Article: article from journal or magazin.
Inferences under time pressure: how opportunity costs affect strategy selection
Do the inference strategies people select depend on the magnitude of time pressure? Is this dependency modified by the type of time pressure? These questions are addressed in three experimental studies in which participants made inferences after having searched for information on a computerized information board. In Study 1, time pressure was induced indirectly by imposing opportunity costs of being slow, a form of time pressure that is common in daily life but that has rarely been examined in the literature. A simple lexicographic heuristic (LEX) achieved the best fit in predicting participants' inferences. Studies 2 and 3 induced high time pressure either indirectly by imposing opportunity costs in terms of time or directly by limiting the time for each choice. Regardless of how time pressure was induced. under high time pressure the inferences could be best predicted with LEX, whereas under low time pressure a weighted linear model that integrates all available information predicted the inferences best. We conclude that people select strategies adaptively depending on characteristics of the situation.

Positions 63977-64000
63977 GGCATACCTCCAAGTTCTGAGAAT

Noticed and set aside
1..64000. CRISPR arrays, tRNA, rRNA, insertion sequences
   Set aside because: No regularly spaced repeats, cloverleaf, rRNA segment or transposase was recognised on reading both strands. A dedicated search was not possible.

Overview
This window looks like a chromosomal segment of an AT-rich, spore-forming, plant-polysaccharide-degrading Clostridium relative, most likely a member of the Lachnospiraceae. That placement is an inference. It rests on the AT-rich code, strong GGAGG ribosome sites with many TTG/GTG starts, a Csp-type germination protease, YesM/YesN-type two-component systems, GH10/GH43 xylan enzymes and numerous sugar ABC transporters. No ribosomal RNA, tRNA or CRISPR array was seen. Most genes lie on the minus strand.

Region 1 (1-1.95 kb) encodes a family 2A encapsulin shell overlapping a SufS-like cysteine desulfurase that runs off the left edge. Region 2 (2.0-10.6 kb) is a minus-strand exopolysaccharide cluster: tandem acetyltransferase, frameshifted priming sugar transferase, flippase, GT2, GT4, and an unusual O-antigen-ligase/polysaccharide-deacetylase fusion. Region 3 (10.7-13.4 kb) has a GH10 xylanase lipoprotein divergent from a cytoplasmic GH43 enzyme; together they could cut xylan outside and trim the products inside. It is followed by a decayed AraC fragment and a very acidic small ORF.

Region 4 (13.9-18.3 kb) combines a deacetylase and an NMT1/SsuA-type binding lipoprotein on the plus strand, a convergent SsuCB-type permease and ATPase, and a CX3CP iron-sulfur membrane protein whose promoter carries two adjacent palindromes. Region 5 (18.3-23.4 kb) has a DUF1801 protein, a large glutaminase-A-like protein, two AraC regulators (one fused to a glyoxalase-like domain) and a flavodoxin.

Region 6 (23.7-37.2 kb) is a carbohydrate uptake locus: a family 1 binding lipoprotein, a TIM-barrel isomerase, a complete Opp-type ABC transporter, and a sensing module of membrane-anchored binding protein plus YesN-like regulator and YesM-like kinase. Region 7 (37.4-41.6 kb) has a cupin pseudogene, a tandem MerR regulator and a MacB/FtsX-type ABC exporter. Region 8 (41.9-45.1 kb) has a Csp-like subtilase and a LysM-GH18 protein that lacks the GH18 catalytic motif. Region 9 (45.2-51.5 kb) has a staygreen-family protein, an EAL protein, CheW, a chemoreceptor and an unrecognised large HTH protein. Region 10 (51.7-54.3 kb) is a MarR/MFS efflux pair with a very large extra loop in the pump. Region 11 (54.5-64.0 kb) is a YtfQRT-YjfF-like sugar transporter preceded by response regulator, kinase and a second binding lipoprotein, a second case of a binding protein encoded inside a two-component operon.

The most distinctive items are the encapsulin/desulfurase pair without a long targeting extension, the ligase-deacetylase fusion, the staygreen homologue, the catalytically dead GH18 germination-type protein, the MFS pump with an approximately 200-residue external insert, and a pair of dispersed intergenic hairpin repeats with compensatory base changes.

Inference strategies, Probabilistic inferences, Decision heuristics, Time pressure, Information search, Opportunity costs
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